Making Sense of George W. Bush's Tenure

Adam Bly is the founder and editor-in-chief of Seed Magazine and the Chairman/CEO of Seed Media Group. Seed is a bi-monthly science magazine based out of New York and is distributed internationally. The magazine looks at issues located at the intersection of science and society. In 2007, Seed was nominated for two National Magazine Awards.

At 16, Bly was the youngest researcher at the National Research Council of Cancer, where he spent three years studying cell adhesion and cancer. Bly has received many international prizes, including being selected as a Young Global Leader by the World Economic Forum in 2007, and has also received the Jubilee Medal. Bly lives in New York City.

  • Transcript

TRANSCRIPT

Question: Who would you interview and what would you ask them?

Adam Bly: My first instinct would be to say President Bush because I don’t think that what has happened over the last seven years has been insignificant to the state of the world. And I think that I would really like to understand, because I think that there’s great intellectual value in trying to figure out how this was all built in order to disentangle it going forward; to understand the hostility towards science that he personally, but that his administration, and that some members of his party have espoused and advanced. And I think that it’s useful knowledge. I am deeply interested in it, and hoping that it comes from a place of intellect and of reason that I will completely disagree with; but I really wanna understand the war on science. Beyond simply being fearful of the unknown, maybe it’s that. You know maybe it’s the certainties that he and others characterize as qualities of leadership, and maybe science doesn’t provide that. Maybe it’s taking man under the equation and seeing a world without us, and our perhaps inconsequential value to the world. Maybe it’s the God factor. Whatever it is, I think that in order for us to really achieve a scientific renaissance in the 21st century, I think the United States has to be a part of it. It certainly can’t be a force against it. And in order for the United States to be a force for it, we need to understand the motivations for the disruptions and the disruptive forces acting against it.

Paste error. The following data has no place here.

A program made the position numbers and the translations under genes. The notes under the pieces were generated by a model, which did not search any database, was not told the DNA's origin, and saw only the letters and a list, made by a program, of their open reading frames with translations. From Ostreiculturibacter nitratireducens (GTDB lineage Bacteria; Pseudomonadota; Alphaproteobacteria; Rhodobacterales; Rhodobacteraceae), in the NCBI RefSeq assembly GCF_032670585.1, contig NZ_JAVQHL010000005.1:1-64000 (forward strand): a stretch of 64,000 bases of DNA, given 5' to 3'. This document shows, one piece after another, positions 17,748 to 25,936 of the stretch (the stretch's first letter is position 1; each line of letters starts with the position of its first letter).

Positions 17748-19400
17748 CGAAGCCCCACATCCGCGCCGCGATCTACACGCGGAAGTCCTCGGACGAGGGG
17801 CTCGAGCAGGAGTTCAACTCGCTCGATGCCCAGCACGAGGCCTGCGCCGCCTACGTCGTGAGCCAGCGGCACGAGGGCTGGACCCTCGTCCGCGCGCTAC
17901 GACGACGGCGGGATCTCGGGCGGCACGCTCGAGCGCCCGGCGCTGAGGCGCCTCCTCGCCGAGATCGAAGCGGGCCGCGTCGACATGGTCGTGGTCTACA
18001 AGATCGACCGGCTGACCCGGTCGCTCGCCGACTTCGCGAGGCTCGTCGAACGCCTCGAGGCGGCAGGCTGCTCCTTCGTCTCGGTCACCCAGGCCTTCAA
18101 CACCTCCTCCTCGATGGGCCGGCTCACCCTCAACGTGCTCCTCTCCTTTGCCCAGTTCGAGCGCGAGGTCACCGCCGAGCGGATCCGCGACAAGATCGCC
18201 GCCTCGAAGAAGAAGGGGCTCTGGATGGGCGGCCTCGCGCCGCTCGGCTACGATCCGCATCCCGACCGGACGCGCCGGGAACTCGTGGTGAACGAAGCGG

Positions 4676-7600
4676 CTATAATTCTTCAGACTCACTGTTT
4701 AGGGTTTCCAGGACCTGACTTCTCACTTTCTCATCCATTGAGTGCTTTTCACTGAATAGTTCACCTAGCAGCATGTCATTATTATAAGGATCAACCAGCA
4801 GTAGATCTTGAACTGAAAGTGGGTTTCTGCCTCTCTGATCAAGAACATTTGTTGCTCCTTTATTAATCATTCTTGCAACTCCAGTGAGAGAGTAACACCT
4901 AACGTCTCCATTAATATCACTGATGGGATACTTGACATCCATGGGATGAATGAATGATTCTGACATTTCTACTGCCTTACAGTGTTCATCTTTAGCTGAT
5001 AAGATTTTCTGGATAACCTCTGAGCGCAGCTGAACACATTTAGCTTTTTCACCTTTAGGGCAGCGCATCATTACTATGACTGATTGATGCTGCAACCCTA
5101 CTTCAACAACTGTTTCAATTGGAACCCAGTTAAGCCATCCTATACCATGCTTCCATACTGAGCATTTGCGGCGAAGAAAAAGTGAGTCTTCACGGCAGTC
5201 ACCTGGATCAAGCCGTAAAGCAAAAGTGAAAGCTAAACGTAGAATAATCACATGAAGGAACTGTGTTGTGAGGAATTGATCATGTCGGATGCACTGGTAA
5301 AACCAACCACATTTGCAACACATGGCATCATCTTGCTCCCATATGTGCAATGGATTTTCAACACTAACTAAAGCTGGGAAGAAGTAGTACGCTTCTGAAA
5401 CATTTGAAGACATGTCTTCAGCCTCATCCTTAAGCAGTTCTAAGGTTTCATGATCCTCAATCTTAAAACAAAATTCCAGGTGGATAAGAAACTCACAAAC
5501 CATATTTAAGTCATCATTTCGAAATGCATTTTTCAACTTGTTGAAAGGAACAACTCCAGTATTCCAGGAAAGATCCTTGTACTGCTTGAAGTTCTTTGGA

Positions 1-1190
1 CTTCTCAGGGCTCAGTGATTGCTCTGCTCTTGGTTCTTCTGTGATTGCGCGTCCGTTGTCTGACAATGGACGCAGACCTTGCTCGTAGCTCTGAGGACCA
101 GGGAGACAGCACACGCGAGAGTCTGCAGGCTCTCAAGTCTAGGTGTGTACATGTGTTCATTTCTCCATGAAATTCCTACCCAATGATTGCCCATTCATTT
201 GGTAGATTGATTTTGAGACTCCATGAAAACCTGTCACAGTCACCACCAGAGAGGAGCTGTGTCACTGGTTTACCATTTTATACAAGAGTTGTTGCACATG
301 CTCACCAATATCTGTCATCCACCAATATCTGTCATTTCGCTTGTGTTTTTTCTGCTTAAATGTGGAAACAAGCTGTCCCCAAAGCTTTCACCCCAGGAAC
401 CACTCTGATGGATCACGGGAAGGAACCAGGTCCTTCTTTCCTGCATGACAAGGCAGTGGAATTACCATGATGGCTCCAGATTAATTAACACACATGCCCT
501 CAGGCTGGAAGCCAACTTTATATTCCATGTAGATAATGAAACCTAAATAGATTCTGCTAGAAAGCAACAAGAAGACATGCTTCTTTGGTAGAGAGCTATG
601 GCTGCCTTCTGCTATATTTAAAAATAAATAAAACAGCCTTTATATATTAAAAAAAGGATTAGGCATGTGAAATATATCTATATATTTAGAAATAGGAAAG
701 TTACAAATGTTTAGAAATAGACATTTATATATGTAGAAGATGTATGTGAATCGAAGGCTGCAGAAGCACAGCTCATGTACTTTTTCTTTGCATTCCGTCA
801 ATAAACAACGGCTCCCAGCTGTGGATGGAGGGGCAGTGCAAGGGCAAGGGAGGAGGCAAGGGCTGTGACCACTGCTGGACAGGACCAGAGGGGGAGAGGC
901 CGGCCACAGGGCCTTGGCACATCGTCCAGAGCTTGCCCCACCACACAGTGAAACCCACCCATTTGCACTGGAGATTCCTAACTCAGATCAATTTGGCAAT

Recorded on: 10/17/07

 

 

 

 

 


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